Digital Banking

Revolut Eyes Consolidation, Looks To Buy Distressed Rivals

London-based FinTech Revolut is planning to tap the $500 million it got from investors to acquire competing technology firms suffering from the impact of the global coronavirus pandemic.

Revolut Founder and CEO Nikolay Storonsky told the Financial Times in a Tuesday (May 5) report that his business has “a real opportunity” to use the pandemic to its advantage. Although the startup lost revenue due to decreased card usage worldwide amid COVID-19, it’s still in a solid position. 

Founded in 2015, Revolut began with a prepaid debit card that enables people to sidestep foreign exchange fees while traveling abroad. Since its founding days, the FinTech has expanded its offerings to include cryptocurrency trading, business banking and more.

Storonsky told FT the goal now is to expand the company’s prepaid debit card roots look for deals in travel aggregation so its users can purchase flights or rent vehicles using the Revolut app. 

“A lot of travel aggregators are in trouble at the moment — we could probably purchase one and sell flight tickets at cost and be 10 to 15 percent cheaper than everyone else,” he said. 

Revolut hired Don Hoang, former director of business for Uber, to head up its dealmaking efforts. 

“This is not just blue-sky thinking — we’ve just done a fundraising, we’re cash-rich,” Storonsky said.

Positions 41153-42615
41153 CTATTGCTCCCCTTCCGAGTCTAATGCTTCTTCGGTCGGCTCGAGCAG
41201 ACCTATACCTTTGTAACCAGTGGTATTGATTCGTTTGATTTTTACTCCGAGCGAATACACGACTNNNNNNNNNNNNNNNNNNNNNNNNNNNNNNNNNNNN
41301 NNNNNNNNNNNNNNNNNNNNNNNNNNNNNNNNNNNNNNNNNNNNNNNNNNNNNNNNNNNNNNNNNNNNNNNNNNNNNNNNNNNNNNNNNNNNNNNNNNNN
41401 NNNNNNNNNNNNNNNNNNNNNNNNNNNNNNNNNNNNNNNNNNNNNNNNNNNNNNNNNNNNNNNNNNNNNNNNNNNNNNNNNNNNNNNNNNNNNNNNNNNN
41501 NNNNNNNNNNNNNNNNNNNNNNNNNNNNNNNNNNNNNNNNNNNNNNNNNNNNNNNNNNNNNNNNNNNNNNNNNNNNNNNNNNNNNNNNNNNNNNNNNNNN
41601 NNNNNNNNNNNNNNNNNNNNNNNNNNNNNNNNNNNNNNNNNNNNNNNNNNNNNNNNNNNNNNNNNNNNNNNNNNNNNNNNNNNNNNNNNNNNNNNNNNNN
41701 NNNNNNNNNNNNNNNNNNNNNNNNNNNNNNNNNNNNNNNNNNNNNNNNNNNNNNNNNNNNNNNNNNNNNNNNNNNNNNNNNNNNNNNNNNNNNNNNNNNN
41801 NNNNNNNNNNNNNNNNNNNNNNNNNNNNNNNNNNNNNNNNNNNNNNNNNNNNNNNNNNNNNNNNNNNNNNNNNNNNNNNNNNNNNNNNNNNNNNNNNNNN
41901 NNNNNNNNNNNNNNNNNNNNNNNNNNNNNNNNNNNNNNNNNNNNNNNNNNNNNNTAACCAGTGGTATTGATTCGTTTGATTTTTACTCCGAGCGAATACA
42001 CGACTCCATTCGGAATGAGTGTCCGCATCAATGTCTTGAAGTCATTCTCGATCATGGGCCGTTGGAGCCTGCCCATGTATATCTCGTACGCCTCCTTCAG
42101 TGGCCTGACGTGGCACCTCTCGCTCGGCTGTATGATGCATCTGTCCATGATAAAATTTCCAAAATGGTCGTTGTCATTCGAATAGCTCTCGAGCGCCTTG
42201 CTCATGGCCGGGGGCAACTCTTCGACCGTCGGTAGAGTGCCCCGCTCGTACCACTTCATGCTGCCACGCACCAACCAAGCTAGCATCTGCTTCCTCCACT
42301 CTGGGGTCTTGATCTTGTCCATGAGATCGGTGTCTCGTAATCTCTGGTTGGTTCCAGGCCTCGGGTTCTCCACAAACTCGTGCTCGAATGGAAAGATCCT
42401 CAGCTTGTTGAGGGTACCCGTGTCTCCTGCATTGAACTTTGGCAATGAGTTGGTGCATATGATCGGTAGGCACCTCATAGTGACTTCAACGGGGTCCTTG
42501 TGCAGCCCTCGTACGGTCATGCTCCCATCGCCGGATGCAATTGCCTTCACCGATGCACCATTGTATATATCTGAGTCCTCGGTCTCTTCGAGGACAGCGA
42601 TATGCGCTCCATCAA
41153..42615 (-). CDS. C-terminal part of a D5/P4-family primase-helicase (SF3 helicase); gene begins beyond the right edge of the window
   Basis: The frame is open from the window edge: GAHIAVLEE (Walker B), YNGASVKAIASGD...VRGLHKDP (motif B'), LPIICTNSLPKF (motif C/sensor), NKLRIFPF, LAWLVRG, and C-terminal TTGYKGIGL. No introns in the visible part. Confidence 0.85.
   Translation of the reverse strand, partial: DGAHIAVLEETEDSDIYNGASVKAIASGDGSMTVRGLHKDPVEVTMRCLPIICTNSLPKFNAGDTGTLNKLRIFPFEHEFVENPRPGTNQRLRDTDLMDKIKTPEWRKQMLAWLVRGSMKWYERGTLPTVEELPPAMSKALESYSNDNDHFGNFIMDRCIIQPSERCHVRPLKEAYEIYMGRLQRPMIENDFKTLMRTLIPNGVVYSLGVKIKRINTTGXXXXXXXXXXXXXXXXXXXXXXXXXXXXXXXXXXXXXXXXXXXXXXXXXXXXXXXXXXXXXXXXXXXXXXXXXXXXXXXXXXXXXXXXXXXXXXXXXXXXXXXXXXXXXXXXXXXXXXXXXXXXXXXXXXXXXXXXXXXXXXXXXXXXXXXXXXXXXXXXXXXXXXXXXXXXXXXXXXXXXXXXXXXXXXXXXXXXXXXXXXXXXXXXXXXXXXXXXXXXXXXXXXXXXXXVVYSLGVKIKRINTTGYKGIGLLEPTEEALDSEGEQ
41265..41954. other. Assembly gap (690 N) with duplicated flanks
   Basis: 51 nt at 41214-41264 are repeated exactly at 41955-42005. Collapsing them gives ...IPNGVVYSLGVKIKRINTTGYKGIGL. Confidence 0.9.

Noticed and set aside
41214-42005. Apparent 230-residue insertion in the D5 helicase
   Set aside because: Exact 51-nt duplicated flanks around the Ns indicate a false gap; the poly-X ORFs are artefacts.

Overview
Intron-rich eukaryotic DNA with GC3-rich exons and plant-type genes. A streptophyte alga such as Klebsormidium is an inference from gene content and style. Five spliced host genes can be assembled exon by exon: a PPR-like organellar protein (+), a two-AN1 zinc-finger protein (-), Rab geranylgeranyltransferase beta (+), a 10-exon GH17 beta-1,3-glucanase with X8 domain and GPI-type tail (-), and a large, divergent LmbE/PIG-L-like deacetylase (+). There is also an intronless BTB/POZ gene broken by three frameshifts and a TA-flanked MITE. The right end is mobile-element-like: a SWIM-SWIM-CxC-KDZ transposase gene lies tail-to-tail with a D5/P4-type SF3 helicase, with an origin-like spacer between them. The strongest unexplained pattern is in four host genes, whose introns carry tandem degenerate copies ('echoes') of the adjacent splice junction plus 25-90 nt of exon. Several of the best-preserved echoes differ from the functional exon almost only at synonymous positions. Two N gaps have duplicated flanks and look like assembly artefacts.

The global pandemic pushed many startups in the technology sector to the brink of survival as venture capital investors hesitated to put more money into unprofitable firms. Revolut raised $500 million in February, which upped its valuation to $5.5 billion prior to the pandemic’s surge in Europe. 

Although Revolut took a hit from reduced card spending, Storonsky said that “overall we are weathering it OK compared to other players.” 

Unlike competitors, the startup hasn’t laid off or furloughed any of its 2,500 workers. It did ask some employees to exchange a percentage of its pay for shares in the company. If Revolut ends up having to conserve cash, Storonsky said it “might” consider future furloughs.

After attracting over 10 million customers across Europe, Revolut launched in the U.S. in March.

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